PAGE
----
Sleep disorders in hospitalized adults: Evaluation and management
- Dennis Auckley, MD
Dennis Auckley, MD
- Associate Professor of Medicine
- Case Western Reserve University (MetroHealth Medical Center)
- Section Editors
- Ruth Benca, MD, PhD
Ruth Benca, MD, PhD
- Section Editor — Insomnia
- Professor and Chair, Department of Psychiatry and Human Behavior
- University of California, Irvine
- Nancy Collop, MD
Nancy Collop, MD
- Editor-in-Chief — Sleep Medicine
- Section Editor — Sleep Related Breathing Disorders
- Professor of Medicine and Neurology
- Director, Emory Sleep Center, Emory University
Sleep-related breathing disorders such as obstructive sleep apnea (OSA) and central sleep apnea (CSA) occur with increased frequency in certain inpatient populations and may be associated with worse short-term outcomes. OSA is also common in the general population, is often undiagnosed, and may be first recognized in the inpatient setting. These and other primary sleep disorders are important to recognize, as acute illness and other aspects of hospital admission may aggravate chronic symptoms or bring to light previously unrecognized symptoms.
This review will discuss the evaluation, consequences, and management of sleep disorders in hospitalized adults. An approach to poor sleep in the inpatient setting is reviewed separately. (See "Poor sleep in the hospital: Contributing factors and interventions".)
OBSTRUCTIVE SLEEP APNEA
Obstructive sleep apnea (OSA) is the most common sleep-related breathing disorder, and most patients are undiagnosed. OSA may be first recognized in the inpatient setting, when sleep is directly observed and continuous hemodynamic and respiratory monitoring reveal breathing pauses and intermittent hypoxemia.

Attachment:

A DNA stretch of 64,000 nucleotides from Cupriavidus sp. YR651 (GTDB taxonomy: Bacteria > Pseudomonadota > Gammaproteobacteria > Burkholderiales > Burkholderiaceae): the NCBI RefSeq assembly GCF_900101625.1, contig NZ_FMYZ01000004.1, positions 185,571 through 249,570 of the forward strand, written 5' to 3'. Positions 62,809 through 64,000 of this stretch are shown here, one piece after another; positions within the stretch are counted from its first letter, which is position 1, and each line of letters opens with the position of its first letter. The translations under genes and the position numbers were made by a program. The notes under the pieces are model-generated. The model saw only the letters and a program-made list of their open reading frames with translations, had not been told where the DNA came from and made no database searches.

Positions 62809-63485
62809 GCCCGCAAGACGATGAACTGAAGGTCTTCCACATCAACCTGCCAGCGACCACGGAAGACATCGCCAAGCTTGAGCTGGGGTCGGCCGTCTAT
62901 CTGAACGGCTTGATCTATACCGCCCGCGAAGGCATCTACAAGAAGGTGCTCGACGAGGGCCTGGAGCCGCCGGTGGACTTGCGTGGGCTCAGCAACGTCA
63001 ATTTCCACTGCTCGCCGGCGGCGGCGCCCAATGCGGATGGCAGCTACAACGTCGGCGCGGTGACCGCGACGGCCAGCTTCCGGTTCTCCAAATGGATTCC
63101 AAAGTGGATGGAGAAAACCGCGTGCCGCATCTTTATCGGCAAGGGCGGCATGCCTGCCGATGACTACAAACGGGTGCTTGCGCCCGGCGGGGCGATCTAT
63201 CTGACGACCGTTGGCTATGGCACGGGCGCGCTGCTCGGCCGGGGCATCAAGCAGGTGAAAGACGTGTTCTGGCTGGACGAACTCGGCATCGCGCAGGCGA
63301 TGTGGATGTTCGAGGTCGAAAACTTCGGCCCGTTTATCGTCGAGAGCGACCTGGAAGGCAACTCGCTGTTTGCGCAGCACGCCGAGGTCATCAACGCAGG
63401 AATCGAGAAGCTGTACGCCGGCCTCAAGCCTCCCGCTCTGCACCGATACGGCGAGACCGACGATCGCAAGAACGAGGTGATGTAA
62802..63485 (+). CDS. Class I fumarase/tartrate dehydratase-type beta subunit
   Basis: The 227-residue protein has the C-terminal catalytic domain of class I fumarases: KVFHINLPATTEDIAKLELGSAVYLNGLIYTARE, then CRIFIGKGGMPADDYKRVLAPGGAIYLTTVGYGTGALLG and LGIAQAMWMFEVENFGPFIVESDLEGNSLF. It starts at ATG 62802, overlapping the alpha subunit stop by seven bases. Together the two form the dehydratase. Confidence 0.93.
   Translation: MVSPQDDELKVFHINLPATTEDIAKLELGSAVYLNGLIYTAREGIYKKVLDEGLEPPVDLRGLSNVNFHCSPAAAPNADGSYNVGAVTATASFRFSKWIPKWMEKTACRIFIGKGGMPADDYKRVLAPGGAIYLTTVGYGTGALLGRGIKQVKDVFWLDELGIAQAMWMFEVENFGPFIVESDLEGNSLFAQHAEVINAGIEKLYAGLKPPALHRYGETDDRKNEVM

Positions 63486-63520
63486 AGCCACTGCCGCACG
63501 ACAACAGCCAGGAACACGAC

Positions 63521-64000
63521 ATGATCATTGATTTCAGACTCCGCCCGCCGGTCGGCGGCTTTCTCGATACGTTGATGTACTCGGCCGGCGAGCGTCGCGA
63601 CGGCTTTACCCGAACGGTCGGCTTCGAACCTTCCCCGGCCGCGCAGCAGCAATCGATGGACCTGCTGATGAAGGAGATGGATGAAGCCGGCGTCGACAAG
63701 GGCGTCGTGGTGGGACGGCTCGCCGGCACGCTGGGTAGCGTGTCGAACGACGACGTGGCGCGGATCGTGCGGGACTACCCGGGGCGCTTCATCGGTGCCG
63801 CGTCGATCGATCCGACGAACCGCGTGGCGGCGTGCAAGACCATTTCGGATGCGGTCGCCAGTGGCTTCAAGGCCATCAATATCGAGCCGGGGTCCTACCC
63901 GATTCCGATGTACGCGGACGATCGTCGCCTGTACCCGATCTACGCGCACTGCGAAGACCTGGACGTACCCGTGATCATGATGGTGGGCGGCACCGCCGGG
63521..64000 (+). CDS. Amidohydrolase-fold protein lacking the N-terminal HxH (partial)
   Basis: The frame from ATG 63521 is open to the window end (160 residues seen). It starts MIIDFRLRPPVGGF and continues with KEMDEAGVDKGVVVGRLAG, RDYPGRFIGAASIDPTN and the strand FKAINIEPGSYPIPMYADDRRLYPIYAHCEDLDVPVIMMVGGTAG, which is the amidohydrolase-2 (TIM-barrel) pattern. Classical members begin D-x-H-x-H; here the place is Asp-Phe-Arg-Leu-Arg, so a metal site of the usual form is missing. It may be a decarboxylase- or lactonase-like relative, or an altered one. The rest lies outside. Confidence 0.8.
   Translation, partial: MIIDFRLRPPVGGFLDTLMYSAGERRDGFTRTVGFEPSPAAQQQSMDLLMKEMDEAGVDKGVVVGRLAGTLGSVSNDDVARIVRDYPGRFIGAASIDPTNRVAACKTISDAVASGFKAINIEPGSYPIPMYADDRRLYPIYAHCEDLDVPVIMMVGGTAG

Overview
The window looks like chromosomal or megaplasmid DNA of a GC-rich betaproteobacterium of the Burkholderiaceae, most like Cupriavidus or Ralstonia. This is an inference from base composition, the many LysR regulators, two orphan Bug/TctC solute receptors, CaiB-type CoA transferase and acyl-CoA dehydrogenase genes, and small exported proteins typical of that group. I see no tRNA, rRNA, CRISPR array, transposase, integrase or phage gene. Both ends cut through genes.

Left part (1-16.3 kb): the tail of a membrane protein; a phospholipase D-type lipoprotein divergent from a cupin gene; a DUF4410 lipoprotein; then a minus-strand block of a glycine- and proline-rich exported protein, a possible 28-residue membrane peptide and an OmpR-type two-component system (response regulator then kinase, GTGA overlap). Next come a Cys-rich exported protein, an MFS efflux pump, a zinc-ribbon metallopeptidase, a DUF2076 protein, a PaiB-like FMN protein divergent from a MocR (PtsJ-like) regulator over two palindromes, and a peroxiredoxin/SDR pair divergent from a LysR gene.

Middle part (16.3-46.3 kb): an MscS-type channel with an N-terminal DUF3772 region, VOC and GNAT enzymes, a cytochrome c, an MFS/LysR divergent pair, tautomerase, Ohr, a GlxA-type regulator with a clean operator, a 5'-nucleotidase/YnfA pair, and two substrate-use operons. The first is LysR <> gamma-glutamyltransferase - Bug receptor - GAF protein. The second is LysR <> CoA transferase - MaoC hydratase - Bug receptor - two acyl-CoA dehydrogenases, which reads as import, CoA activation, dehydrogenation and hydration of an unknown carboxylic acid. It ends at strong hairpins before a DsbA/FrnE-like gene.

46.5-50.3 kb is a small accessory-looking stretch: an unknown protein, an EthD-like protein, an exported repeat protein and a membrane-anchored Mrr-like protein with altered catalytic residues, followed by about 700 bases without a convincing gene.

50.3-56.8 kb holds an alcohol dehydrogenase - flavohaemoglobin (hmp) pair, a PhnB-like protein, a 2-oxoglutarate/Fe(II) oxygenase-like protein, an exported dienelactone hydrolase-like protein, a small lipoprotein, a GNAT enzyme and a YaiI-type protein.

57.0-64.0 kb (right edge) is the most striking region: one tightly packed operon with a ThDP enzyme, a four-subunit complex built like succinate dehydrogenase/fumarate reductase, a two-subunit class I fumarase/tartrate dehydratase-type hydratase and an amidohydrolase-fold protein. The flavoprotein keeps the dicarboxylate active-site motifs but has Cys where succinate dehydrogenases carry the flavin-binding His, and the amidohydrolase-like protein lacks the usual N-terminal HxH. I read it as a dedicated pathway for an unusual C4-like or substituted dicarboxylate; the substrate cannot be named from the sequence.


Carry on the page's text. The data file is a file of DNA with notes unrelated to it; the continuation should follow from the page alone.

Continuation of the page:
Prevalence — The estimated prevalence of OSA in the general population is approximately 15 percent in males and 5 percent in females . OSA is significantly under-recognized in the outpatient setting [2,3], and most patients are undiagnosed . (See "Overview of obstructive sleep apnea in adults", section on 'Epidemiology'.)
The prevalence of OSA in the general inpatient population has not been well studied but it is likely to be even higher than in the general population, as the inpatient population is enriched with comorbid conditions associated with OSA, such as obesity, diabetes, hypertension, and cardiovascular diseases [5,6]. Studies using screening questionnaires have found that 40 percent of inpatients ≥50 years old and 87 percent of inpatients with a body mass index (BMI) ≥30 kg/m2 score as high risk for OSA [7,8].
Subscribers log in hereLiterature review current through: Nov 2017. | This topic last updated: May 18, 2016.References
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- OBSTRUCTIVE SLEEP APNEA
- Evaluation and diagnosis in the inpatient setting
- - History and physical exam
- - Screening questionnaires
- - Overnight oximetry
- - Portable sleep apnea testing
- - Polysomnography
- Adverse inpatient outcomes
- - Patients with known OSA who use PAP at home
- - Patients with known OSA who use other therapies at home
- - Patients with newly diagnosed or previously untreated OSA
- - Review of concomitant medications
- - Role of nocturnal oxygen
- Post-discharge follow-up
- CENTRAL SLEEP APNEA
- High-risk groups
- Diagnosis in the inpatient setting
- Potential consequences
- - Patients with chronic insomnia
- - Patients with new insomnia in the hospital
- OTHER SLEEP DISORDERS
- SUMMARY AND RECOMMENDATIONS